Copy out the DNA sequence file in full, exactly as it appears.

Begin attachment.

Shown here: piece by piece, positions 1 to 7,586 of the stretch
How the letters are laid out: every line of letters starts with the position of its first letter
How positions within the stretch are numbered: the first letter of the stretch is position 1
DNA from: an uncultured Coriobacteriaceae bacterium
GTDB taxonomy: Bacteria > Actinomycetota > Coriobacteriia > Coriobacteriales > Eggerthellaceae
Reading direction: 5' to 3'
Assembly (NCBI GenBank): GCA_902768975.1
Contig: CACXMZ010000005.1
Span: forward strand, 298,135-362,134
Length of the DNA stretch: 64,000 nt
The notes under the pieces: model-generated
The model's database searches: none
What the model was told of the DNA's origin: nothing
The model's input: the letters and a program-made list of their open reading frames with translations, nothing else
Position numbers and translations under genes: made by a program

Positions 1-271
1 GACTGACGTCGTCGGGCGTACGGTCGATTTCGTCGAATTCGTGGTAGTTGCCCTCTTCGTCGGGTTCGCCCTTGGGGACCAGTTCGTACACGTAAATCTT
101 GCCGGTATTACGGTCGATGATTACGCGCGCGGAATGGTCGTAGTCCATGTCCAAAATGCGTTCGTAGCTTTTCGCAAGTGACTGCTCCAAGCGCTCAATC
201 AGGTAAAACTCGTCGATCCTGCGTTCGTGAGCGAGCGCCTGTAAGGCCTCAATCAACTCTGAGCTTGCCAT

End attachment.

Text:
Shown here: piece by piece, positions 1 to 7,586 of the stretch
How the letters are laid out: every line of letters starts with the position of its first letter
How positions within the stretch are numbered: the first letter of the stretch is position 1
DNA from: an uncultured Coriobacteriaceae bacterium
GTDB taxonomy: Bacteria > Actinomycetota > Coriobacteriia > Coriobacteriales > Eggerthellaceae
Reading direction: 5' to 3'
Assembly (NCBI GenBank): GCA_902768975.1
Contig: CACXMZ010000005.1
Span: forward strand, 298,135-362,134
Length of the DNA stretch: 64,000 nt
The notes under the pieces: model-generated
The model's database searches: none
What the model was told of the DNA's origin: nothing
The model's input: the letters and a program-made list of their open reading frames with translations, nothing else
Position numbers and translations under genes: made by a program

Positions 1-271
1 GACTGACGTCGTCGGGCGTACGGTCGATTTCGTCGAATTCGTGGTAGTTGCCCTCTTCGTCGGGTTCGCCCTTGGGGACCAGTTCGTACACGTAAATCTT
101 GCCGGTATTACGGTCGATGATTACGCGCGCGGAATGGTCGTAGTCCATGTCCAAAATGCGTTCGTAGCTTTTCGCAAGTGACTGCTCCAAGCGCTCAATC
201 AGGTAAAACTCGTCGATCCTGCGTTCGTGAGCGAGCGCCTGTAAGGCCTCAATCAACTCTGAGCTTGCCAT